I'm not really sure how I got here. Seriously, it's weird.
OK, I know how I physically got to where I am. It's not hard, I'm sitting in my "office." (OK, it's a TV tray and a folding chair in a corner of my bedroom, but it's what I've got.) What I mean is, when I look back to who I was twenty years ago, or even twelve months ago, I don't know how I got to this point in my life.
This past weekend I headed off to my first Dad 2.0 Summit. It's a conference for dad bloggers. At this time last year the site you're reading had been around for twelve years and had thirty posts since 2013. On Saturday I read to an audience of guys who get more views in a day than my most popular piece has had in two months. It's was certain to be a packed house, mostly because I went on five minutes before Michael Strahan of NFL fame and now the co-host of Live! With Kelly and Michael.
I have business cards for my blog. I headed to a DC hotel to talk to other bloggers and sponsors about "the changing voice and perception of modern fatherhood." This is not where I expected to be. How did I get here?
It's sort of the big question of my life.
There are people who say you should pursue your dream no matter what. They say that you should never give up. They imply that if you quit on your dream you have some kind of moral deficiency. I disagree. I think there's a lot of value in giving up on a goal.
When I was three-years-old I was going to be a fireman. At age six I wanted to be a stay at home dad. From five to eighteen I was definitely going to be an actor. That was the dream. I didn't get into my first choice theater schools, and I realized the odds I was facing chasing a life on stage. I went for a back up. I became a sign language interpreter, a field I'd become aware of by accident when I joined Inner City Outings (now called, Inspiring Connections Outdoors), a Sierra Club group that took disadvantaged kids on wilderness trips. When I volunteered to be a white water rafting guide for ICO I had no idea that half of their members were Deaf. It took two years on the Dean's List to convince my family that interpreting was a real major. It took seven years to complete my B.A., working full time and taking community college courses for the first few years. Then I signed up for two more years and got a master's.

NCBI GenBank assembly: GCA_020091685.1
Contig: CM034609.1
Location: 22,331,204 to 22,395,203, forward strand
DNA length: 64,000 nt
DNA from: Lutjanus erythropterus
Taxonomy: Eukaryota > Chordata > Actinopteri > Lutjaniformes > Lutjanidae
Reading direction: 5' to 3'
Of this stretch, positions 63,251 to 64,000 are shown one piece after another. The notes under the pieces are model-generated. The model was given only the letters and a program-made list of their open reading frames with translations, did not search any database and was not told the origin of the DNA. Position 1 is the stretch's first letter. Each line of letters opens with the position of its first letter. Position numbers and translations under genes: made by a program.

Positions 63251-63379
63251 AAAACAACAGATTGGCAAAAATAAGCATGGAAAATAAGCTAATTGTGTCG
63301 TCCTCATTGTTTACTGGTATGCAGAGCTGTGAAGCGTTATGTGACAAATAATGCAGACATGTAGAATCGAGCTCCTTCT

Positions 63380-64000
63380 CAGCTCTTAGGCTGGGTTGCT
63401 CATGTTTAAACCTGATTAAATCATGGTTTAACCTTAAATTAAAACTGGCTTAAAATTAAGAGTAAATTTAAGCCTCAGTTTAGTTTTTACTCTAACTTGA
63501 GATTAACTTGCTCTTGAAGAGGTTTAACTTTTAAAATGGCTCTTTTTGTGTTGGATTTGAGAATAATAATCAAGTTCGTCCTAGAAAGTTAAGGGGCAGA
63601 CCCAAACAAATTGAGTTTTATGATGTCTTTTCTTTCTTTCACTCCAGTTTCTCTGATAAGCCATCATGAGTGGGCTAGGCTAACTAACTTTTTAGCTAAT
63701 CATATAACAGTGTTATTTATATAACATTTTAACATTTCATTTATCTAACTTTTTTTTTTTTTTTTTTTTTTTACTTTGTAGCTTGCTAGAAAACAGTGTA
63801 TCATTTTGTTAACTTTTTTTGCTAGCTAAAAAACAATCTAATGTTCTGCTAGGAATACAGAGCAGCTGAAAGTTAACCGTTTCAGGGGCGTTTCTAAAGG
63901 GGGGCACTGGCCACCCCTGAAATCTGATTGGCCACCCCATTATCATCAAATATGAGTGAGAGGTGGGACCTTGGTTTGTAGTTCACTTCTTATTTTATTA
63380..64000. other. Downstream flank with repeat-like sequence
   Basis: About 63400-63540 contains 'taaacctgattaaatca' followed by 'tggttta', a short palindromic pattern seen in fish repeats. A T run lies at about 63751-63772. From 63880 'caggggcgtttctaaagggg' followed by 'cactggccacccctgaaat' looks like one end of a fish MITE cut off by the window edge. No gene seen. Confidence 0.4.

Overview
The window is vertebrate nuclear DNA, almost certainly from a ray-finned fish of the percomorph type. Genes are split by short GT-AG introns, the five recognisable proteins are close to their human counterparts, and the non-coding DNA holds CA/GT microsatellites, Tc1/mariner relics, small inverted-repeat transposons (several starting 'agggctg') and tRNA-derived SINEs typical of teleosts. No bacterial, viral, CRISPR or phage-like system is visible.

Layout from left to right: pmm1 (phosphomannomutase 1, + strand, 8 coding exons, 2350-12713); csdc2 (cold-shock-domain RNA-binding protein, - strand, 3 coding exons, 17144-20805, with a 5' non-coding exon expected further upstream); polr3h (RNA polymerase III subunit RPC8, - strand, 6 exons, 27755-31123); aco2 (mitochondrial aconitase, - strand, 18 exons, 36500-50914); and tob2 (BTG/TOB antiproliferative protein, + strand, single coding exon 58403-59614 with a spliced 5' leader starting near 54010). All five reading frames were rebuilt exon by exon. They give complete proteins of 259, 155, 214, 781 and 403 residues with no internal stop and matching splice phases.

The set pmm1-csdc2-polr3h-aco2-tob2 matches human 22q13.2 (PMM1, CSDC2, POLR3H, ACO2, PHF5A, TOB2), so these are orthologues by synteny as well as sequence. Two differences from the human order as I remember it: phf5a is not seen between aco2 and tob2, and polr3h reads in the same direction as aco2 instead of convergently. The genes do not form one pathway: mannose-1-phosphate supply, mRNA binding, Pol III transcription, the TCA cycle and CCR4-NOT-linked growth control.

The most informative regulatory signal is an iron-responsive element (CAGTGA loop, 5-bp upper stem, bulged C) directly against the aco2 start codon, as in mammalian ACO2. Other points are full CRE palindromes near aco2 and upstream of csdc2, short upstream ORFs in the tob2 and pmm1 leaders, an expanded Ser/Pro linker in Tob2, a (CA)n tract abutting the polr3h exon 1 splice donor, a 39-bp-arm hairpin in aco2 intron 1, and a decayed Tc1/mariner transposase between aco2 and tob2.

The truth is, I was such a lousy student in high school that no one should have expected me to go to college. My guidance counselor refused to meet with me. My mom told me that, "butlers make good money." As if I'd ever have the poise or patience for being a butler. No one had any faith in the idea that I'd do anything productive. I didn't give them any reason to. I had gone from being considered gifted and talented through 8th grade, to being a near drop out who managed to fail PE. Yet somehow I've made it this far.
I loved acting because I never wanted one job. I wanted every job. I wanted to do everything. I chose interpreting because it gave me something similar to acting. I still get to become other people every time I go to work. As an interpreter I've worked for almost every department in the Federal government. I've worked for a Major League Baseball team. I stood in front of 900,000 people at my hometown team's championship parade. I've been to China. I've worked in health care, education, law, tech, and even theater. That's the dream.
I was re-watching The Office series finale recently on Netflix. At the end, Jim talks about his journey being at the company and how he never expected it to lead to anything. He ends up saying, "Everything I have I owe to this job." Like Jim, I also met my wife at work. (Thanks